Signs of Winter 10: Delicious Microbial Ecosystems

Photo by J. Hamilton

I have to admit something: I love bread. I think that I could give up almost any other food more easily than bread. The very thought of not having bread (for breakfast, lunch and/or dinner) makes the meals feel incomplete and inadequate.

I have kept up with the growing nutritional literature that clearly shows that calories from carbohydrates (all those sugars!) are more likely to contribute to fat deposition (insulin is the mediator of this reaction!). Much of the blame for our obesity epidemic seems to be attributable to excessive carbohydrate ingestion. I do try to limit my sugar consumption from soft drinks (I avoid them), candy and cookies (I try to be disciplined) and prepared foods (is corn syrup in everything?), but bread, really good bread, and especially homemade bread, is something that I will not give up easily.

Both of my kids agree with me (only Deborah has any restraint on bread consumption in our immediate family!). Marian and Joe gave me a bread maker for Christmas, in fact, and I have been working my way through my bread cookbook making Challah, honey bread, Vienna bread, Swiss egg bread, whole wheat bread, and more several times a week. What an amazing invention! I wish that they would come up with a comparable “beer machine” so that I could as easily add homemade ale to my regular diet.

No, come to think of it, it is probably better that beer making is as time consuming and laborious (all of that washing and sanitizing!) as it is.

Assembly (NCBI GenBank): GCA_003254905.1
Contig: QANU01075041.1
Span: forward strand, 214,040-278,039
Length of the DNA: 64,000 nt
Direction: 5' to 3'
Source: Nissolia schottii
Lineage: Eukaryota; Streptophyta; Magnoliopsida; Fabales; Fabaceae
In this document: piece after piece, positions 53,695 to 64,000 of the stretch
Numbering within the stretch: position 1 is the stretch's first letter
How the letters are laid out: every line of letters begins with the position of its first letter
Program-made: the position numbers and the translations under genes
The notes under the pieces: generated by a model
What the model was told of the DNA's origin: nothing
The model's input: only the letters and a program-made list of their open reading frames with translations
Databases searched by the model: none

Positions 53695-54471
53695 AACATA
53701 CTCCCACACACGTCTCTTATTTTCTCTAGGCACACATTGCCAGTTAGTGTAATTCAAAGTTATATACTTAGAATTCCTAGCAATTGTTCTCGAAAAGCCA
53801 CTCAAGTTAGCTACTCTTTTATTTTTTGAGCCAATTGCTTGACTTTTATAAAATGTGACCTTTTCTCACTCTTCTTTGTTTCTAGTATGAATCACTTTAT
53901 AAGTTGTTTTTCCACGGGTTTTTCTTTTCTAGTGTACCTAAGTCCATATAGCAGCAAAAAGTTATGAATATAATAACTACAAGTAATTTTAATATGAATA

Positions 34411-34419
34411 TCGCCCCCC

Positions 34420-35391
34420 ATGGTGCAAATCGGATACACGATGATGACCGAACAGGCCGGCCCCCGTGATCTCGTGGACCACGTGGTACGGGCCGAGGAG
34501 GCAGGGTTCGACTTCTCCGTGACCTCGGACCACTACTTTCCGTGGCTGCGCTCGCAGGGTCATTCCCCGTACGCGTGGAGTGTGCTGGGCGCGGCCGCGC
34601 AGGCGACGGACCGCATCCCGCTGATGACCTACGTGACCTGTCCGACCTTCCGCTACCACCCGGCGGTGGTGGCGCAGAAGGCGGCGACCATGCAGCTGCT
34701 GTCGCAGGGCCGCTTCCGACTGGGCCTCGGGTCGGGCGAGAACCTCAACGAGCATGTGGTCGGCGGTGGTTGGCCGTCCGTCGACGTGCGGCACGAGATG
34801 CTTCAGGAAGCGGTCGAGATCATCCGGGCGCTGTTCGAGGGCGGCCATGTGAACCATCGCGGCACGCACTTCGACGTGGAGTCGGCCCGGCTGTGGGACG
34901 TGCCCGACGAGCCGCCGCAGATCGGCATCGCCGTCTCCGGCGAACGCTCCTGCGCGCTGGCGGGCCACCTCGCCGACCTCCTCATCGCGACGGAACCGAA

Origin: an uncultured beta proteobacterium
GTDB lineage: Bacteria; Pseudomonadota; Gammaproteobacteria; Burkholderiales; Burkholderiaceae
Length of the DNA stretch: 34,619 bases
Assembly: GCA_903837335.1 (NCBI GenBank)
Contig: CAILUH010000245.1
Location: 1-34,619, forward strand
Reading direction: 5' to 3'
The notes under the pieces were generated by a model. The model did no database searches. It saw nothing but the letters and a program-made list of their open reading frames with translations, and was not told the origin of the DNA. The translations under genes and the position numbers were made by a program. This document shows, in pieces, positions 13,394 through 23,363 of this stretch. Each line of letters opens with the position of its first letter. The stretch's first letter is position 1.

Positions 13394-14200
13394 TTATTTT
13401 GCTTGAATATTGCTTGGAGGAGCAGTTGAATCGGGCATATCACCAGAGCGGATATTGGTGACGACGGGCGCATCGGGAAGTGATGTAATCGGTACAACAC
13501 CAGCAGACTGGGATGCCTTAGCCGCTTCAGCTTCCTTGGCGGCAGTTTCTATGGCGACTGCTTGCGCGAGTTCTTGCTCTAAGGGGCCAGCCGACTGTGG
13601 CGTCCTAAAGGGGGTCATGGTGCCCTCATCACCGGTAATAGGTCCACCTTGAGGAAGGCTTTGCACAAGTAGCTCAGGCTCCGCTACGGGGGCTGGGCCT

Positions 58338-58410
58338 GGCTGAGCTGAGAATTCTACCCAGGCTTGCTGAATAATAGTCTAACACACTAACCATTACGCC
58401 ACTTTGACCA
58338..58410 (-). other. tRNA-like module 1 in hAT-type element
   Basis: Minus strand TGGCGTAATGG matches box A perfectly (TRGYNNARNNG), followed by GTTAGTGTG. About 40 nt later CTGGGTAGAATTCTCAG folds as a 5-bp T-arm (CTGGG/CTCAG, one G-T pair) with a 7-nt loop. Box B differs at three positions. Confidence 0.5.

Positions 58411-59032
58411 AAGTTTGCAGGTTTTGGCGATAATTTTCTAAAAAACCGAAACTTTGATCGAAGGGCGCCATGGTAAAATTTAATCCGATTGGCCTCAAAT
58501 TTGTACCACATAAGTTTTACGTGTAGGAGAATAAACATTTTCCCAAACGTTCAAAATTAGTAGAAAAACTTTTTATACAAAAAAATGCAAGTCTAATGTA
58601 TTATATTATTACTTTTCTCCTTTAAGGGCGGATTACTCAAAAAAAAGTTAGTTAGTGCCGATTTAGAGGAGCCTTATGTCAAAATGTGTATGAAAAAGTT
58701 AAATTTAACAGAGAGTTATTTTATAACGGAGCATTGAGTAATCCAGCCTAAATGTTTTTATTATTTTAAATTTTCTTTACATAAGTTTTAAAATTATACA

As part of our new, family bread making tradition, Marian bought three packages of sourdough starter from a company based in San Francisco and gave Joe and I each one for Christmas (and kept one for herself). We decided to each start our sourdough cultures at the same time in our respective corners of America (Seattle, Albuquerque, and Apollo, PA) and then compare the breads that we eventually make.

Photo by M. Hamilton

We all began our starters (which we will call our “sponges” from now on) within a few days of each other. Joe (in Seattle) and I (in Apollo) had an immediate problem with temperature. The mixture of water, bread flour and the provided packet of dried yeast and bacteria spores had to be incubated at 85 degrees! There was nowhere in Joe’s apartment or in our house that was 85 degrees this time of year! The packet instructions, though, suggested that you turn on your oven light and put the sponge container into the closed oven. Joe tried it and I followed suit, and it works!! We’ll figure out how to replace a worn out oven light later (I hope that it is not too expensive!)! All of our sponges, though, were happily bubbling away and giving off whiffs of alcohol and sour yeast. The sourdough, microbial ecosystem was established.

So what all was going on here? Why did we have to “feed” the fermenting brew every day for a week or more? Why was the texture and consistency of the sponge changing so much? What the heck was in that little dry pack of starter?